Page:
Baby Born in Flight Didn’t Get Free Travel for Life, But Airline Gives Generous Gift

Yesterday, I wrote about a baby born in-flight.  A lot of the reporting was based off a witness’ account of the birth who ended an Instagram post by cheerily declaring that the airline (Cebu Pacific Air) is going to give the baby free flights for life.

baby yawn

This item got picked up by a lot of news agencies.  For example, Condé Nast’s headline read, “Woman Gives Birth on Cebu Pacific Air, Baby Gets Free Flights for Life.”

From their reporting on it:

The flight rerouted to India so that the mother and newborn daughter could receive necessary medical attention before continuing on to the Philippines—but not before the baby was given free Cebu Pacific flights for life, according to Umandal.

This didn’t seem credible to me.  First of all, the article comment and headline was solely based on what a witness in flight said.  Secondly, no one in flight would have had the authority to give the baby free flights for life before the flight even landed (again, according to the witness’ account).

I surmised that this may be been a misunderstanding of an announcement–perhaps one announcing that flight was free–or an assumption based on an old wife’s tale.

According to Snopes, this is a frequent false story that circulates after a baby is born in flight.  It shows up in a lot of news reports, but is rarely actually confirmed by the airlines.  In the cases where it is confirmed, it revolves around special circumstances–the baby being named after the aircraft, the baby being the first birth in flight for the airline, etc.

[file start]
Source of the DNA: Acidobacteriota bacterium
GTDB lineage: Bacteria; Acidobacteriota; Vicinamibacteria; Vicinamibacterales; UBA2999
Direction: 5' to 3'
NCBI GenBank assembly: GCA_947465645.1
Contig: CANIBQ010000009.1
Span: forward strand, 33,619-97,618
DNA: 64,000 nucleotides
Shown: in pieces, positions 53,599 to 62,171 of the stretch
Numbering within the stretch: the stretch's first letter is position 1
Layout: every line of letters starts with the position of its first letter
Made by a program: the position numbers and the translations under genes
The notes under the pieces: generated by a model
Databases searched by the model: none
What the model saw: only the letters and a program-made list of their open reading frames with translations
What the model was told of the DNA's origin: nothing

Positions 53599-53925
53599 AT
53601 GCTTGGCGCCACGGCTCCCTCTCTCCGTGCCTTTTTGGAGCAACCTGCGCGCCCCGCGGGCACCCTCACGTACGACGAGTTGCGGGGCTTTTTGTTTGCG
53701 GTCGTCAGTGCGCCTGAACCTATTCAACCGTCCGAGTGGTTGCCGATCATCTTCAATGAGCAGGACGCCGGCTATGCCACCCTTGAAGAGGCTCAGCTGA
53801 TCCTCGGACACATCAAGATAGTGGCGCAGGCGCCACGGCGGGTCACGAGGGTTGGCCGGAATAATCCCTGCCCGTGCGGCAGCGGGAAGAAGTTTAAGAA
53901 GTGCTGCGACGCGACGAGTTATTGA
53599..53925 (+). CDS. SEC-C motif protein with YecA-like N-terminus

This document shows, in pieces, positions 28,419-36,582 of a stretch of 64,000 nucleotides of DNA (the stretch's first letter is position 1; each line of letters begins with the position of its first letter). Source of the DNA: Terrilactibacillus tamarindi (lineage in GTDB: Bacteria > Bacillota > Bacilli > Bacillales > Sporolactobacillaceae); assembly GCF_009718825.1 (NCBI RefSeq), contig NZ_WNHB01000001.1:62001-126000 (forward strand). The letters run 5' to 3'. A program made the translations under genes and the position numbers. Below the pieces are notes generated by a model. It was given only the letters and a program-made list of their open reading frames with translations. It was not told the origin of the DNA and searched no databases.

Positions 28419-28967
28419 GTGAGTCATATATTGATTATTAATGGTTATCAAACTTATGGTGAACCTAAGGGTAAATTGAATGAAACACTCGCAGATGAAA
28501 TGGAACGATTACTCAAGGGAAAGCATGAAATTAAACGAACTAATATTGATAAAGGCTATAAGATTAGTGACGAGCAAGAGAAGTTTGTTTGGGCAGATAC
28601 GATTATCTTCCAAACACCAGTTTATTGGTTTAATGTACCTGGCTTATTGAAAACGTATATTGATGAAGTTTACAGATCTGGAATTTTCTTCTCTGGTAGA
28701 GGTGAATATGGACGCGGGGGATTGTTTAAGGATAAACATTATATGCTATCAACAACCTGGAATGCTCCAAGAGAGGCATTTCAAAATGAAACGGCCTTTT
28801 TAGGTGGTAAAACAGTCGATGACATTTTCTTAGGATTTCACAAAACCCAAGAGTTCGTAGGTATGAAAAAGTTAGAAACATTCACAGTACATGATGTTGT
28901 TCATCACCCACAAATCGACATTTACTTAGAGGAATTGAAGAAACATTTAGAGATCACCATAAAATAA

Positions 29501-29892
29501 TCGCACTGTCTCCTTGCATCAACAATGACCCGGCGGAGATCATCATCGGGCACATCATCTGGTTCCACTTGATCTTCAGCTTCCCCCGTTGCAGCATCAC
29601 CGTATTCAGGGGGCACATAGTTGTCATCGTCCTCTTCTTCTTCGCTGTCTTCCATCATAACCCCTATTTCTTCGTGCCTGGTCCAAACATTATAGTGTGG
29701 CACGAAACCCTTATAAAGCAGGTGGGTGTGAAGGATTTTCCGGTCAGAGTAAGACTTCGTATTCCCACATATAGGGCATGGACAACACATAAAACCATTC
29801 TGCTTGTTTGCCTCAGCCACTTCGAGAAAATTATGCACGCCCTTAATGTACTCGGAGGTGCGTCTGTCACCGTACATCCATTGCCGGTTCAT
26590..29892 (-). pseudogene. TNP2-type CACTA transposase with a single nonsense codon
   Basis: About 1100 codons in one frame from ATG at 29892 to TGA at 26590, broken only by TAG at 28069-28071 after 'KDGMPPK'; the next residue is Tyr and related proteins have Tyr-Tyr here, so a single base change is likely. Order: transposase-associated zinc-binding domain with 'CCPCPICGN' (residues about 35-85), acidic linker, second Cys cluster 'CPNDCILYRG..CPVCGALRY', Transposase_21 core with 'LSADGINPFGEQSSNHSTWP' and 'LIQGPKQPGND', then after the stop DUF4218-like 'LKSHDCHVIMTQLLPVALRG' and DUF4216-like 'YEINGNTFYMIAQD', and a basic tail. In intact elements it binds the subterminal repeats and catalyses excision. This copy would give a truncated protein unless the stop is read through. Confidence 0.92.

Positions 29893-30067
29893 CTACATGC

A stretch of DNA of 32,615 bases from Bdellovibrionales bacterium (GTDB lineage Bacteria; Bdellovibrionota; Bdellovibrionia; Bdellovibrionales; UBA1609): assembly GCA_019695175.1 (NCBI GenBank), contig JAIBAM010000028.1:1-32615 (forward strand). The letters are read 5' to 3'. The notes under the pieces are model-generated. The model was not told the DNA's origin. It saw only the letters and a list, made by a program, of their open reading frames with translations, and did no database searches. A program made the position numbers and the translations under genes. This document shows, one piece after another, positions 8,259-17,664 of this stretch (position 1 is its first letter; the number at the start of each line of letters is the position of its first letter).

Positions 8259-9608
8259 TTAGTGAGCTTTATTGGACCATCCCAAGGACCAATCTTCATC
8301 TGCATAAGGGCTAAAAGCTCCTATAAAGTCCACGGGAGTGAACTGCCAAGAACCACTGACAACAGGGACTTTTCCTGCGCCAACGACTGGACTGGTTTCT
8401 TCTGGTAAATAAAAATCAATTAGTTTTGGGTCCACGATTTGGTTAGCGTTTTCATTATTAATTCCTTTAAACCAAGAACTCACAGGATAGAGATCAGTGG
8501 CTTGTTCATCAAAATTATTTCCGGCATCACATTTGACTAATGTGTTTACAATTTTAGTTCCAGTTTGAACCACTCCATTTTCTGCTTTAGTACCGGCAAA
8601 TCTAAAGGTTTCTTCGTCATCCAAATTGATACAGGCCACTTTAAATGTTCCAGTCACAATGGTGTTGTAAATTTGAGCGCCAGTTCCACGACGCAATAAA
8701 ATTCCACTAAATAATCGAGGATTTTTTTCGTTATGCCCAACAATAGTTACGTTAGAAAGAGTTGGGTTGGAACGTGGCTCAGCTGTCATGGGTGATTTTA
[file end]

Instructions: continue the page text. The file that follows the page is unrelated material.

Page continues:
In this case, the airline finally spoke up to say that no, the baby does not get free flights for life.  They did, however, offer the baby a very generous gift of one million frequent flyer miles.  The miles won’t expire.

In a press release they stated:

“We are happy that both mother and daughter are doing well, and would like to commend our flight and cabin crew for handling the situation with utmost professionalism and efficiency. We also express our sincerest gratitude to the two volunteer nurses who helped ensure the baby’s safe delivery,” says Lance Gokongwei, CEB President and CEO.

“To celebrate this momentous occasion in the life of one of our passengers, CEB awards Baby Haven one million GetGo points, which she can use to fly with us for free,” he said. GetGo is CEB’s lifestyle rewards program. The baby’s points have no expiry, and may be shared with her family.

The press release also pointed out that this is the first baby born on a Cebu Pacific flight, suggesting that they wouldn’t have had any policy in place for what to do in this situation.  My guess is that they received so much press over the free flights for life, they wanted to give some sort of gift to the baby.

Either way, congratulations to the healthy mother and child!

About Jeanne Marie Hoffman

Former bartender, still a geek. One equal part each cookies, liberty, football, music, travel, libations. Stir vigorously. +Jeanne Marie Hoffman Jeanne on Twitter

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  1. It’s more fun in the Philippines. Even with $28 fares and 28 inches of pitch. (Cough cough spirit) Oh well. They get me where I need to be!

  2. Reporting information given via random Instagram
    =trash journalism.

  3. I think the volunteer nurses who delivered the baby should get a million free miles. They are the heros!

  4. Why was mom traveling and on a plane so close to due date?

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